Monday, November 28, 2016

Smile, It’s Monday: Your Weekly Wake-up Call to Become Your Greatest Fan

To a hammer, 
everything looks like a nail.
---Old proverb

It all started way back. As children, we take cues from our parents and other adults who wield power in our lives. We internalize what we think they think into our self-view.

When people who don’t love themselves or possess low levels of self-esteem become parents, they don’t know how to convey love to their children since they never received much of it themselves.

Instead, they are critical. Why? Because we always criticize others when we are critical of ourselves, and vice-versa. Their criticism, whether open or indirect, roughly translates as I don’t love you the way you are and You cannot be your true Self if you want my love—you must change.

As a result, we begin at a very early age to believe that receiving love depends on meeting certain conditions. We adopt the belief that we are unworthy of love and must mold ourselves into someone else in order to obtain it.

And why don’t we stand up and object against this tyranny? Because when we were children, our parents were so large in our minds that they were our world.

If they acted in an unhealthy way toward us, we couldn’t disagree with them, because to believe they were unhealthy and misguided would be to entertain the thought that our world was unhealthy and misguided. That would be too painful and would sweep the rug from under our feet.

Rather than blindly plodding along in the life you’ve inherited, take a bold step toward living the life you create.
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Anthony Silard is the president of The Global Leadership Institute and the author of the Simon & Schuster book The Connection: Link Your Passion, Purpose, and Actions to Make a Difference in the World. To receive Smile, It's Monday every other week in your inbox and a free copy of Anthony's new audio CD, "The Surprising Source of Your Passion", enter your email here (1-step only).

Monday, November 14, 2016

Smile, It’s Monday: Your Weekly Wake-up Call to Balance Work and Life

If you chase two rabbits, 
both will escape.
---Old proverb

I have found this proverb particularly instructive in my own life. If I don’t write as the first activity of my day, it usually doesn’t happen that day. (I am now writing this Smile, It’s Monday, for example, as my day’s first activity.)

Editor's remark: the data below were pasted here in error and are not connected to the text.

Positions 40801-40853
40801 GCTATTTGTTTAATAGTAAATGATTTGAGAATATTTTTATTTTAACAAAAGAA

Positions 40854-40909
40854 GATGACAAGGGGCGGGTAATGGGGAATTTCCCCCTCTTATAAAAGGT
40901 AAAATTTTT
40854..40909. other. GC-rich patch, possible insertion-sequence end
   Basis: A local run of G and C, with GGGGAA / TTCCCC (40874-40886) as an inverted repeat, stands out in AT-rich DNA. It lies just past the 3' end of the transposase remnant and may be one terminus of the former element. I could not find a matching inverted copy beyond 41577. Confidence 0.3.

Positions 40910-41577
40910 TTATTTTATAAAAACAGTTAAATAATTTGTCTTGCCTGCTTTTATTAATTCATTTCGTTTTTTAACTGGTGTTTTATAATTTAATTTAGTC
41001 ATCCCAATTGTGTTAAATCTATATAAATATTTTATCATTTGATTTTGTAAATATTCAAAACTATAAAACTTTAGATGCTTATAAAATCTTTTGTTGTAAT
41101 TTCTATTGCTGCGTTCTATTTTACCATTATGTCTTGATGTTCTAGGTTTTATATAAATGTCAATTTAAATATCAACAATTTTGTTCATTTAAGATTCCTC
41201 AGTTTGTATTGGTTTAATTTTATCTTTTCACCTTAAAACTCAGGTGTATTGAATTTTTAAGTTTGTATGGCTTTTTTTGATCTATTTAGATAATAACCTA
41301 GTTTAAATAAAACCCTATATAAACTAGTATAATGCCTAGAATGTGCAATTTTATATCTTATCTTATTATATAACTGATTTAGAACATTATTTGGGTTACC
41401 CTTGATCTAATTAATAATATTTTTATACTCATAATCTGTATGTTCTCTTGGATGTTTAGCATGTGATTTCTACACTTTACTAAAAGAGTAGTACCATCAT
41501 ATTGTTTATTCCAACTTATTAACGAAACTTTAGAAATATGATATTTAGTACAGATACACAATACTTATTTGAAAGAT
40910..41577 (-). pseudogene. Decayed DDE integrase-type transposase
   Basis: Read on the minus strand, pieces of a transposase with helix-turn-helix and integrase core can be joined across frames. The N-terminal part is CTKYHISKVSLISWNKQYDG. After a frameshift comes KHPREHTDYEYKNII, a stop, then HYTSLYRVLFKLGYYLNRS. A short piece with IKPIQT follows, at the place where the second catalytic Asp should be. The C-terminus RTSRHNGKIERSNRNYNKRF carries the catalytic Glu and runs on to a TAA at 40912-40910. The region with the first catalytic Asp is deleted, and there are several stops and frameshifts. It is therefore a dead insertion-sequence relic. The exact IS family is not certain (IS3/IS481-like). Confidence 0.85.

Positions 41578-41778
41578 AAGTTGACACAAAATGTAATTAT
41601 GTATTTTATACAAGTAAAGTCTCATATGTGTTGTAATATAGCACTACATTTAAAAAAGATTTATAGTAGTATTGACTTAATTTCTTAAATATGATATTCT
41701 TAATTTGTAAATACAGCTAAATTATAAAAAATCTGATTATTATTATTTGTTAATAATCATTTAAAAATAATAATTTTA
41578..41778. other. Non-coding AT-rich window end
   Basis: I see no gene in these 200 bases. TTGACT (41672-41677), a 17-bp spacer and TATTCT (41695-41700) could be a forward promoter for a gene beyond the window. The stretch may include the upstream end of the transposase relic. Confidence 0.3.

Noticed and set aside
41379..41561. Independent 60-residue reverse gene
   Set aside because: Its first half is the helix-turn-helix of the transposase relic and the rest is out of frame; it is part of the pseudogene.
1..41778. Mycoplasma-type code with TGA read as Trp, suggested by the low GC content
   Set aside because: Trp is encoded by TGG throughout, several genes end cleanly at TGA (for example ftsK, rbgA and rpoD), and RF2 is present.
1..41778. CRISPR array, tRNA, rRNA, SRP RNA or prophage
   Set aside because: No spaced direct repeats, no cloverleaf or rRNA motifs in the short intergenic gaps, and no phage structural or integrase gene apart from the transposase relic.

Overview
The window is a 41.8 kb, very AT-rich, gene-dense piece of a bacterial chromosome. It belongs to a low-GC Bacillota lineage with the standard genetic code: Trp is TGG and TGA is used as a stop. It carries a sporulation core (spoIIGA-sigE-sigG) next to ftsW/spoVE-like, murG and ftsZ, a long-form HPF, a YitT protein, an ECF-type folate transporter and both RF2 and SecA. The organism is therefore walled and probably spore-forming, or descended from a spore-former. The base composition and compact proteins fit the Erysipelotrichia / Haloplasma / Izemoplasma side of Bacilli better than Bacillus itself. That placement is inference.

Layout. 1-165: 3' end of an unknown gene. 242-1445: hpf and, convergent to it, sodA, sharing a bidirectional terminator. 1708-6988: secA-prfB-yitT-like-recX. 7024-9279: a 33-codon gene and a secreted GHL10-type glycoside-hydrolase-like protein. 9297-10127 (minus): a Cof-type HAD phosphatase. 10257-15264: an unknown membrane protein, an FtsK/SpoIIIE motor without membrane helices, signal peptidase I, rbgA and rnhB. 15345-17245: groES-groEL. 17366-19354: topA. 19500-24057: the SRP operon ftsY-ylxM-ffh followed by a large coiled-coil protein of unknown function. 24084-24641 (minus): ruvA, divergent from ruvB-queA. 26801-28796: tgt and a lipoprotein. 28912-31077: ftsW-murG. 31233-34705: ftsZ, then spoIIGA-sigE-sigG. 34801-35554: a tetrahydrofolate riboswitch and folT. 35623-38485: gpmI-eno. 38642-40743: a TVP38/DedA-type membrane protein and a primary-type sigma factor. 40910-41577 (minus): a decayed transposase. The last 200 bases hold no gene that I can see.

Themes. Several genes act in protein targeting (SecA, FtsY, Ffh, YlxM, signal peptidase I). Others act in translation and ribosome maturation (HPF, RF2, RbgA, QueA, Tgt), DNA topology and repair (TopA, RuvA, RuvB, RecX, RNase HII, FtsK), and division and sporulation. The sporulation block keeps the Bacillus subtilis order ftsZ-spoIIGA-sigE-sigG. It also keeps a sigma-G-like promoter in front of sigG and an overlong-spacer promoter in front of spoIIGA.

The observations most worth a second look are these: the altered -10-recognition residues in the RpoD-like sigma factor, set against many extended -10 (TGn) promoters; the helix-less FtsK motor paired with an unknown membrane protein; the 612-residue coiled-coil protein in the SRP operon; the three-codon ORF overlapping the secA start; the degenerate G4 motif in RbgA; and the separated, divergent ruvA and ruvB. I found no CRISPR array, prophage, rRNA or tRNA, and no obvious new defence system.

Think about it: If you want to see a movie, where do you park? Do you park somewhere else and hope to make it to the movie? Alternatively, do you drive to the theater, park, and walk in to see the movie?

Whatever is most important to you, do it first.

Yet the problem may be that you are not sure which movie to see. As Marcel Proust sagely wrote, while there are many pleasures in life, the real question is which one is so important to you that you would be willing to forego all the others.

There are some areas of your life that do not require a value judgment on which is higher priority because they are mutually compatible—for example, loving your spouse doesn’t mean that going to work is a repudiation of him or her.

(The same, however, may not be true for staying at work over a reasonable number of hours, or refusing to miss a work meeting when your spouse wants you to accompany them to an important medical appointment.)

Take a moment to reflect upon what is most important to you in your career. Then meditate on what you most value in your personal life. Whatever they are, do them first.
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Anthony Silard is the president of The Global Leadership Institute and the author of the Simon & Schuster book The Connection: Link Your Passion, Purpose, and Actions to Make a Difference in the World. To receive Smile, It's Monday every other week in your inbox and a free copy of Anthony's new audio CD, "The Surprising Source of Your Passion", enter your email here (1-step only).